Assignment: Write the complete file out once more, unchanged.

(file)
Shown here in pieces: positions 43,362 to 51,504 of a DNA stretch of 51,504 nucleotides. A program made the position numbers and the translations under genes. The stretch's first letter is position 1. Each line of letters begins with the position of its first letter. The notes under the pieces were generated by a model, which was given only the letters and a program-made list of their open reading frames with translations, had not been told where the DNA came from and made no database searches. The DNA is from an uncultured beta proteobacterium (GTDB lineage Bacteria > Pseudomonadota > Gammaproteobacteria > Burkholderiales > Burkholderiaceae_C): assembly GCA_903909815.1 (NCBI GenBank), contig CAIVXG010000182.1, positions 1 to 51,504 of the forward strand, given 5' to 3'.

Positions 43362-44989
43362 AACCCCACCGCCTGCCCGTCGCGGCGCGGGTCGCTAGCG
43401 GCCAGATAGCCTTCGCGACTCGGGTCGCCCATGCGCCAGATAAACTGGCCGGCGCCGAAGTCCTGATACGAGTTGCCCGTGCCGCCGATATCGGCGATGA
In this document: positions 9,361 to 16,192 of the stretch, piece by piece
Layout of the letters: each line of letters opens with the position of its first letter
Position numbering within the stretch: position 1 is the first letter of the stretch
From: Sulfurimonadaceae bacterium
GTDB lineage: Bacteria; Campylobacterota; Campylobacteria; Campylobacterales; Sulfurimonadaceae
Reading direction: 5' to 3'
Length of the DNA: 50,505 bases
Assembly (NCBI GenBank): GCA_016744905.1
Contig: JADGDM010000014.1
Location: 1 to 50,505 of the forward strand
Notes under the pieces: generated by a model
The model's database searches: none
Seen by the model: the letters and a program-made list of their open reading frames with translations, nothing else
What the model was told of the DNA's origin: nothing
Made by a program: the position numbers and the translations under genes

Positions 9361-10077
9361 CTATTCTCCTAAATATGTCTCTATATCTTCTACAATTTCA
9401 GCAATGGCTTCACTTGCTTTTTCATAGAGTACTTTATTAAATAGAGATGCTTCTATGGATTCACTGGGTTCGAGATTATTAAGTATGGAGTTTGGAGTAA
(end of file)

Shown here in pieces: positions 43,362 to 51,504 of a DNA stretch of 51,504 nucleotides. A program made the position numbers and the translations under genes. The stretch's first letter is position 1. Each line of letters begins with the position of its first letter. The notes under the pieces were generated by a model, which was given only the letters and a program-made list of their open reading frames with translations, had not been told where the DNA came from and made no database searches. The DNA is from an uncultured beta proteobacterium (GTDB lineage Bacteria > Pseudomonadota > Gammaproteobacteria > Burkholderiales > Burkholderiaceae_C): assembly GCA_903909815.1 (NCBI GenBank), contig CAIVXG010000182.1, positions 1 to 51,504 of the forward strand, given 5' to 3'.

Positions 43362-44989
43362 AACCCCACCGCCTGCCCGTCGCGGCGCGGGTCGCTAGCG
43401 GCCAGATAGCCTTCGCGACTCGGGTCGCCCATGCGCCAGATAAACTGGCCGGCGCCGAAGTCCTGATACGAGTTGCCCGTGCCGCCGATATCGGCGATGA
In this document: positions 9,361 to 16,192 of the stretch, piece by piece
Layout of the letters: each line of letters opens with the position of its first letter
Position numbering within the stretch: position 1 is the first letter of the stretch
From: Sulfurimonadaceae bacterium
GTDB lineage: Bacteria; Campylobacterota; Campylobacteria; Campylobacterales; Sulfurimonadaceae
Reading direction: 5' to 3'
Length of the DNA: 50,505 bases
Assembly (NCBI GenBank): GCA_016744905.1
Contig: JADGDM010000014.1
Location: 1 to 50,505 of the forward strand
Notes under the pieces: generated by a model
The model's database searches: none
Seen by the model: the letters and a program-made list of their open reading frames with translations, nothing else
What the model was told of the DNA's origin: nothing
Made by a program: the position numbers and the translations under genes

Positions 9361-10077
9361 CTATTCTCCTAAATATGTCTCTATATCTTCTACAATTTCA
9401 GCAATGGCTTCACTTGCTTTTTCATAGAGTACTTTATTAAATAGAGATGCTTCTATGGATTCACTGGGTTCGAGATTATTAAGTATGGAGTTTGGAGTAA